Slickly produced, the black-and-white commercials with star players such as Ferguson, Lederer, Phil Ivey, Gus Hansen, Jennifer Harman and Andy Bloch helped make such players, if not household names, at least unmistakably famous in every poker room in America. Some had intriguing back stories that legitimized their extraordinary play; Ferguson was a computer whiz from Cal-Berkeley, Bloch was an MIT and Harvard Law grad plus a blackjack card counter.
It all stirred the imaginations of casual poker fans, heightened the game’s appeal and drove poker participation. Even Hollywood superstars, such as Matt Damon and Ben Affleck, were drawn into the orbit of Full Tilt’s poker celebrities.
“There’s no question about it. There was a time when you couldn’t turn on the TV and not see celebrity poker players at the table,” said John Pappas, now of Washington, D.C.-based Corridor Consulting but previously the executive director of the Poker Players Alliance. “Full Tilt made the players their brand. And while PokerStars, although you could say they had the Moneymaker Effect (2003 WSOP Main Event champion Chris Moneymaker was a PokerStars player), they concentrated on the business side and the playing experience.”
Pappas occasionally brought the Full Tilt players to Washington to help in the lobbying effort to legalize online poker.
“The players were rock stars. These were people who the legislators saw on ESPN and Poker After Dark,” Pappas said. “And they were intelligent guys who could speak to people in Congress, not just about their sport and how poker was a game of intellect, but about other issues as well.”
The Full Tilt Collapse
Of course, it all came apart when the bluff Full Tilt was running was exposed. The DOJ froze online poker in the U.S., and Full Tilt — absent of the ability to bring in revenue from its U.S. customers — had to return millions and millions of dollars that it just didn’t have. Lederer, despite his own mea culpa in 2016, and a few others most closely associated with Full Tilt are viewed dimly by many in poker.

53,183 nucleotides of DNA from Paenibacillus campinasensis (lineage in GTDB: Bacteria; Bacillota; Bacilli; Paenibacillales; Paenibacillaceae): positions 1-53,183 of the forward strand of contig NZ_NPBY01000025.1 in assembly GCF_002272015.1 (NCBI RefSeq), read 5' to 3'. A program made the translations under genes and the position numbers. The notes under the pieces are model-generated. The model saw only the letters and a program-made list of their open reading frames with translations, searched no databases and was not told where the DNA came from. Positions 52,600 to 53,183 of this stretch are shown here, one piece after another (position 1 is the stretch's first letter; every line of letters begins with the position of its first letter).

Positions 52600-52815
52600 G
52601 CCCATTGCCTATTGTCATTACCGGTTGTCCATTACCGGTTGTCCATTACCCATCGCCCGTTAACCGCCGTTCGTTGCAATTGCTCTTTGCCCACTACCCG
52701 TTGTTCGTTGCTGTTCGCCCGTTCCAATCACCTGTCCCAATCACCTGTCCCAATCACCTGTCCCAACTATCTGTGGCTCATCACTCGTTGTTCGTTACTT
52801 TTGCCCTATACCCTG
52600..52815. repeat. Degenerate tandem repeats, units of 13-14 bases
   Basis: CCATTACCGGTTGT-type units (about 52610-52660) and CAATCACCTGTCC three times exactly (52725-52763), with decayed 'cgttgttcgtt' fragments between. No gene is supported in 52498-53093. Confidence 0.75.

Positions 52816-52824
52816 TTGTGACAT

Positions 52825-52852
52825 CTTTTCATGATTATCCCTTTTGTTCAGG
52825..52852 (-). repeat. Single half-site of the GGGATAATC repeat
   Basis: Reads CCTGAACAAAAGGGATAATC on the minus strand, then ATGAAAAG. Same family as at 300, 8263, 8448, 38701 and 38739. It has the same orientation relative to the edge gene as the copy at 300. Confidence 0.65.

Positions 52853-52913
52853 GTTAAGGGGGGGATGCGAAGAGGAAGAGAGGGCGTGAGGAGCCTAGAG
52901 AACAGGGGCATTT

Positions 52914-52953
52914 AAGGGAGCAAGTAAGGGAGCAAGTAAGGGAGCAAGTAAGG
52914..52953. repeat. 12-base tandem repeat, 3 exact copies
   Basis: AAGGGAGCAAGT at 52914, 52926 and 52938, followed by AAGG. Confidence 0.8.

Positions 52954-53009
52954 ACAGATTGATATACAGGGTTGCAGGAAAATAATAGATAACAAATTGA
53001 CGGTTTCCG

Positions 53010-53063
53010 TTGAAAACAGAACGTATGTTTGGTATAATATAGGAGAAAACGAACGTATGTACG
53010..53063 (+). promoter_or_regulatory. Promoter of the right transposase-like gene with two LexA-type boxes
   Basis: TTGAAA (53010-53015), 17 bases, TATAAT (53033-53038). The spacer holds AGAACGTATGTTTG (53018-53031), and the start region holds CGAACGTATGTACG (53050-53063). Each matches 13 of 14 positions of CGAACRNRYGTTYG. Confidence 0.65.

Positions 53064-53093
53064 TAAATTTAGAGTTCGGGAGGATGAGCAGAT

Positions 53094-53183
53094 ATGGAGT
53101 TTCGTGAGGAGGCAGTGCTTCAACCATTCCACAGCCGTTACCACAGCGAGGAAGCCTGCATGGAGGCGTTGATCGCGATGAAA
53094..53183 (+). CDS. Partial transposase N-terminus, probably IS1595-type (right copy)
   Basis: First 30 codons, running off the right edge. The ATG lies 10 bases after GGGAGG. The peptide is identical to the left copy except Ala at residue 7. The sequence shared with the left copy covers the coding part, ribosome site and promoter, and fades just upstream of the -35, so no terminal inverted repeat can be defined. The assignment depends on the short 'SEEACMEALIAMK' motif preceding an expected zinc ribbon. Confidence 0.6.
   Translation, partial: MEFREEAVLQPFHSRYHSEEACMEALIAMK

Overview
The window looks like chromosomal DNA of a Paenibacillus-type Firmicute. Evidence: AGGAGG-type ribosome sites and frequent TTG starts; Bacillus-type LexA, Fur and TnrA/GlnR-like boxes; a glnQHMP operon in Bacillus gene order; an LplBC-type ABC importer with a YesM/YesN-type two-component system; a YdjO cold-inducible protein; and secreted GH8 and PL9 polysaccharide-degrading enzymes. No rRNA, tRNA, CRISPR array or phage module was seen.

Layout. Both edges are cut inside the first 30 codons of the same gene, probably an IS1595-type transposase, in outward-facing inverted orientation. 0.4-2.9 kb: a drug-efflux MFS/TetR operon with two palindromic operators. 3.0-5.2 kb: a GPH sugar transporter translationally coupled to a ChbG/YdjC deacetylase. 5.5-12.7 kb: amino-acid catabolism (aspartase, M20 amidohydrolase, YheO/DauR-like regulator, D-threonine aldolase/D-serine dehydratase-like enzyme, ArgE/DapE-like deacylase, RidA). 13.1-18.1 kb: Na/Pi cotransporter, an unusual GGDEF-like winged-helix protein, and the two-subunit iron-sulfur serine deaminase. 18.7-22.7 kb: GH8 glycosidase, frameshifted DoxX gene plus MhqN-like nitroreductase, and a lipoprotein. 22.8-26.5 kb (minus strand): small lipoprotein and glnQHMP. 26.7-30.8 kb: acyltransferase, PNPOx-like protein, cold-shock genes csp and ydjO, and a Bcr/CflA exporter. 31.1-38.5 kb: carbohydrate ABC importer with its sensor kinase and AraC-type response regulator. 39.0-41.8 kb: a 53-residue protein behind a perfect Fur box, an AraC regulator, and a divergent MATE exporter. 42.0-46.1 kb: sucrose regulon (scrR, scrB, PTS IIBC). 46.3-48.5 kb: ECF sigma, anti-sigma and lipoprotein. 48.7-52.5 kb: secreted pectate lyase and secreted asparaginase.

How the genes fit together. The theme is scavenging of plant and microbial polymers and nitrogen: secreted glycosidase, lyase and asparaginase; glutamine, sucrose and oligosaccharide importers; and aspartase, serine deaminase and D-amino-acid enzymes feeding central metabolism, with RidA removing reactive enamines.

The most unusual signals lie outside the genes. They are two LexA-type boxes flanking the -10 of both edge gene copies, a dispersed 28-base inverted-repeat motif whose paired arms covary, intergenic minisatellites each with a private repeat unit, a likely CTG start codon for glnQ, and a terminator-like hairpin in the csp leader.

Unfortunately for poker at-large, a similar constellation of poker stars has not emerged since many of the Full Tilt stars were tarred with the scandal of the website’s collapse and the financial distress it caused for many of its customers. That’s not to say that more recent poker players aren’t as talented. In truth, every generation of poker players is arguably more talented as the game evolves. However, the chemistry just hasn’t been there among more recent players, or if there is star potential it’s not reaching popular audiences.
“I think it can happen again. I think there can be celebrity poker players,” Pappas said. “But I think it will take some convergence of social media and broadcast media.”
Poker Revival Isn’t Impossible
Revivals have happened in other sports. There was a time when golf, in the fading twilight of the Palmer-Nicklaus-Player era, was bereft of star power. Then along came a couple of guys named Tiger Woods and Phil Mickelson.
There’s a lot of potential magic in a digital poker platform. Internet poker doesn’t have to be all avatars and alphabet-soup online handles, the way it is now. Poker operators need to think about a strategy to cultivate star players.
Operators need to apply some technological genius to the online game, integrating it with network-quality over-the-top broadcasts; marry online with brick-and-mortar action in glamorous casinos when the pandemic is over; and then promote men and women with charisma who can play the game with guile and panache. Finally, they need to encourage everyday players by offering them the legitimate possibility that they, too, can be a celebrity poker player.
Sound almost impossible? Well, it did happen before.